Colts finally make a free agent move, signing defensive end Isaac Rochell

Joel A. Erickson
Indianapolis Star
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INDIANAPOLIS — The Colts have made their first outside signing of free agency.

Indianapolis is signing former Los Angeles Chargers defensive end Isaac Rochell to a one-year, $2.5 million deal, according to his agent, Brian McLaughlin, addressing a position left open by Denico Autry’s decision to sign with the Tennessee Titans.

The loss of Autry, along with the free agency of Justin Houston and Al-Quadin Muhammad, has left the Colts with a hole at both defensive end spots.

Rochell, a Notre Dame product who will turn 26 in a month, is coming off of his rookie contract, and was a restricted free agent who wasn’t offered a tender by the Chargers. That means he won’t count in the compensatory pick formula, which awards draft picks to teams based on the number and salary of the unrestricted free agents they lose and sign.

But Rochell also fits the profile of defensive linemen like Autry, the sort of players general manager Chris Ballard has often pursued in free agency. Rochell is listed at 6-4, 280 pounds and has played at anywhere from 290 pounds to 270, small for a defensive tackle but big for a defensive end — Autry was listed at 6-5, 285 and played at less than that — and capable of playing both inside and out.

Defensive end Isaac Rochell (98) played for the Chargers from 2017-20 with 9.5 sacks.

Rochell, a seventh-round pick in 2017, has mostly been a rotational piece for the Chargers, but he has shown flashes of promise in a few extended starting roles when Los Angeles star Joey Bosa has been injured. In 2018, Rochell was given a career-high 536 snaps on defense when Bosa went down with a foot injury, and he responded with 29 tackles, a career-best five sacks and seven quarterback hits.

The big defensive lineman also made six starts in 2020 and played 437 snaps, but he finished with 29 tackles and 2.5 sacks, unable to quite match the production of the 2018 season. Rochell has 74 career tackles, 9.5 sacks and an interception in four seasons, and Indianapolis is likely hoping that a move to the Colts’ penetrating scheme is a better fit for the McDonough, Ga. native than the schemes he played in Los Angeles.

Under Ballard, the Colts have often found good value in free agency by identifying players who might be better-suited to the Indianapolis scheme than the one that put them on the market. Autry, in particular, had been a rotational 3-4 defensive end in Oakland and had just 10.5 career sacks in four seasons when the Colts signed him in 2018, and in defensive coordinator Matt Eberflus’ scheme, Autry piled up 20 sacks in just three years.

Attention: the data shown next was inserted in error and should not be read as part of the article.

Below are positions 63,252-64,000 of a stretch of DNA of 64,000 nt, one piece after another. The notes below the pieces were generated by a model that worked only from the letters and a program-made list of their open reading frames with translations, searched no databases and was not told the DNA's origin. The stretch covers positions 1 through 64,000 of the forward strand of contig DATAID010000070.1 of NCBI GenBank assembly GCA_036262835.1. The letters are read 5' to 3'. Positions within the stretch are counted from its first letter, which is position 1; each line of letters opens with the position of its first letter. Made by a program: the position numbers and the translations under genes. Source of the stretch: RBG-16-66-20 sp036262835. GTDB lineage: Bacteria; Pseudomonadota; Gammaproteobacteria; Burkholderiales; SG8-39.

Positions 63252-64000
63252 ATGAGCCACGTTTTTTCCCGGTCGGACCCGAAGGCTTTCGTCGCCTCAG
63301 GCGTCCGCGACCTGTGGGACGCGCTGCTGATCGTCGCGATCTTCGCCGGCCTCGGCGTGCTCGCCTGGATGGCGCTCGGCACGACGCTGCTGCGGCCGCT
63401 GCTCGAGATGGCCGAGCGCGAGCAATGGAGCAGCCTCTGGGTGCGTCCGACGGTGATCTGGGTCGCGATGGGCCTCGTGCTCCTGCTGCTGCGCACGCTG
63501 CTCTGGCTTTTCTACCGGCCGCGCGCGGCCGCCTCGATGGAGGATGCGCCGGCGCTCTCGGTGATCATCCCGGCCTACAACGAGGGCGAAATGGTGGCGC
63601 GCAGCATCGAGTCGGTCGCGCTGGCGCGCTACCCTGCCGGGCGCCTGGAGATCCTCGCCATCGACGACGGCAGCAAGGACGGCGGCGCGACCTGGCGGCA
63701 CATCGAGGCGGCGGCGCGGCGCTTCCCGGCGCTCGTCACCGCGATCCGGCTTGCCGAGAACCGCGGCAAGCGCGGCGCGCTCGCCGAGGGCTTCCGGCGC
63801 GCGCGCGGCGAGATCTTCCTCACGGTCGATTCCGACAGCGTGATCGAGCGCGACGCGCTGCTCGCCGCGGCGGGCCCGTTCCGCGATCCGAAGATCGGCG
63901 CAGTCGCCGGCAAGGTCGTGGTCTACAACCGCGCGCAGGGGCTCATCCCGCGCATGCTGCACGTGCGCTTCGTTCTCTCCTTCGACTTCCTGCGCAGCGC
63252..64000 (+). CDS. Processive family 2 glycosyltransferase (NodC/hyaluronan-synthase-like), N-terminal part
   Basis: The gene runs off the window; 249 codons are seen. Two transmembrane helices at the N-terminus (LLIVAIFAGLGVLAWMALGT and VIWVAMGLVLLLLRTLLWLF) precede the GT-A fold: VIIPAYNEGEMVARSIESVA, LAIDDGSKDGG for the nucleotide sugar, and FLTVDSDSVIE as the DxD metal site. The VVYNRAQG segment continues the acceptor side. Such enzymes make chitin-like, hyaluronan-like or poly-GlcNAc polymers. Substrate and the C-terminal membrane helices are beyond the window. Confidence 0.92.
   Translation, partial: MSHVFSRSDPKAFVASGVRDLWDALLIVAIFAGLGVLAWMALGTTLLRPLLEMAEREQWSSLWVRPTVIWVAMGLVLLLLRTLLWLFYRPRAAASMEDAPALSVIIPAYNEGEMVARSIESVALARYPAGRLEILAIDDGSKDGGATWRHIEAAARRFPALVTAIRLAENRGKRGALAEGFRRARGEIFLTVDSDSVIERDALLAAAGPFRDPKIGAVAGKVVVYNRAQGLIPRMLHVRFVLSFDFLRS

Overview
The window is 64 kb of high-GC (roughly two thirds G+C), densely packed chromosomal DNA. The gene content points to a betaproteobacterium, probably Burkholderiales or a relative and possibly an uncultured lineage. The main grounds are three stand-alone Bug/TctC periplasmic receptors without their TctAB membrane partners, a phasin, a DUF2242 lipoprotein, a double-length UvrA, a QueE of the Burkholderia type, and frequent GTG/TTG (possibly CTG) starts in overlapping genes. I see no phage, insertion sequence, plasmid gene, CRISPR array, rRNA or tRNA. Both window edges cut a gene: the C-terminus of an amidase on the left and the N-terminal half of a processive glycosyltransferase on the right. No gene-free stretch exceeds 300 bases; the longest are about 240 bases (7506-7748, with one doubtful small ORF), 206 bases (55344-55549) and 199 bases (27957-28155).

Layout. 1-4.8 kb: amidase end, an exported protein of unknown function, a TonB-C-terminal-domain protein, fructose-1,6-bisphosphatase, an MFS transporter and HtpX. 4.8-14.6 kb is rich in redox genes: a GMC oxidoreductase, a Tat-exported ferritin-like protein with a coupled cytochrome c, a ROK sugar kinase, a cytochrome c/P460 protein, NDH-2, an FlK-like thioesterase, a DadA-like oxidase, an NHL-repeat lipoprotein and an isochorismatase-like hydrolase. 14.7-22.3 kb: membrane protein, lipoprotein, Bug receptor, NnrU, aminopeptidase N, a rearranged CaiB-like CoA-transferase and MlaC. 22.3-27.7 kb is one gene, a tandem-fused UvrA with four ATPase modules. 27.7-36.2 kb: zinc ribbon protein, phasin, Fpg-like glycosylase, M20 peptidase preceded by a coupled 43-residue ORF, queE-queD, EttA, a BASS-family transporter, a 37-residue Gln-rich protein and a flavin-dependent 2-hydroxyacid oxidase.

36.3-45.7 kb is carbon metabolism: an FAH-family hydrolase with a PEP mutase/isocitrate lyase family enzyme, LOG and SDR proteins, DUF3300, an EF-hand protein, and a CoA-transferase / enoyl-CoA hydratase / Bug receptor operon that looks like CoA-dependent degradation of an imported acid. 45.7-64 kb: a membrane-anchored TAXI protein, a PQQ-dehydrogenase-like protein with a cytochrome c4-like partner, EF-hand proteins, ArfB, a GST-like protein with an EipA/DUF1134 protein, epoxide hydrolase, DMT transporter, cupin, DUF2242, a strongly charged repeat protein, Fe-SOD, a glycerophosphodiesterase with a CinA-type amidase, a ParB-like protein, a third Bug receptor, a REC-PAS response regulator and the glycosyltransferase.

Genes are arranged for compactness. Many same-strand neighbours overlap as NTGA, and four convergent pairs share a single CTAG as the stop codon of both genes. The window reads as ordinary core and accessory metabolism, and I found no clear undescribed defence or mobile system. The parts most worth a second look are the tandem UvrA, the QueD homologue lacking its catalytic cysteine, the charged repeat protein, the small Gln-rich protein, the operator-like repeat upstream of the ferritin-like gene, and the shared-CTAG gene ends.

Unlike Autry, who signed a three-year deal worth $17.3 million, Rochell’s modest deal — worth $2.5 million, with incentives that could push it to $3 million — indicates the Colts initially see the defensive lineman as a rotational player.

A replacement for Autry’s spot in the starting lineup might already be in Indianapolis. Fourth-year defensive end Tyquan Lewis, another ‘tweener the Colts took in the second round in 2018, finally started to realize his potential in 2020, compiling four sacks and eight tackles-for-loss in 415 snaps, along with starting in Autry’s place when the veteran missed two games due to COVID-19.

Rochell will likely have to compete with Lewis and the rest of the Indianapolis defensive line for playing time.

By signing Rochell, the Colts have also added a potentially important person for a locker room that has already lost community leader Jacoby Brissett in free agency this season and could lose a few more leaders — team captains T.Y. Hilton and Justin Houston remain unrestricted free agents — before the market is done turning.

Rochell was the Chargers’ Walter Payton Man of the Year nominee last season, in part for his efforts in support of social justice and voter registration. Rochell has an apparel brand, Local Human, that sends all of its revenue to the Do Good Foundation, along with several other community and philanthropic initiatives.

For the Colts, Rochell represents the first cautious move in a free agent period that has so far been quieter than any other in Ballard’s tenure. While never a big spender in free agency — Ballard has always said he prefers to sit out the first wave and wait until the contracts match the player — the Colts have so far only tendered three non-restricted free agents, brought back running back Marlon Mack on a one-year, $2 million deal and signed Rochell.

Colts owner Jim Irsay indicated it’s all part of the team’s plan to preserve cap space and focus on extensions for draft picks coming to the end of their rookie deals. Players like linebacker Darius Leonard, right tackle Braden Smith, left guard Quenton Nelson and potentially running back Nyheim Hines have all been in the league for three seasons now, making them eligible for big-money extensions.

“First of all, I think Chris Ballard does an incredible job of finding ways to fill those holes the right way, in other words, also protecting the cap so you don’t get in a precarious situation down the road,” Colts owner Jim Irsay said Thursday. “I feel also very confident that as the time goes along, better deals come along that you can get guys done and fill some holes.”

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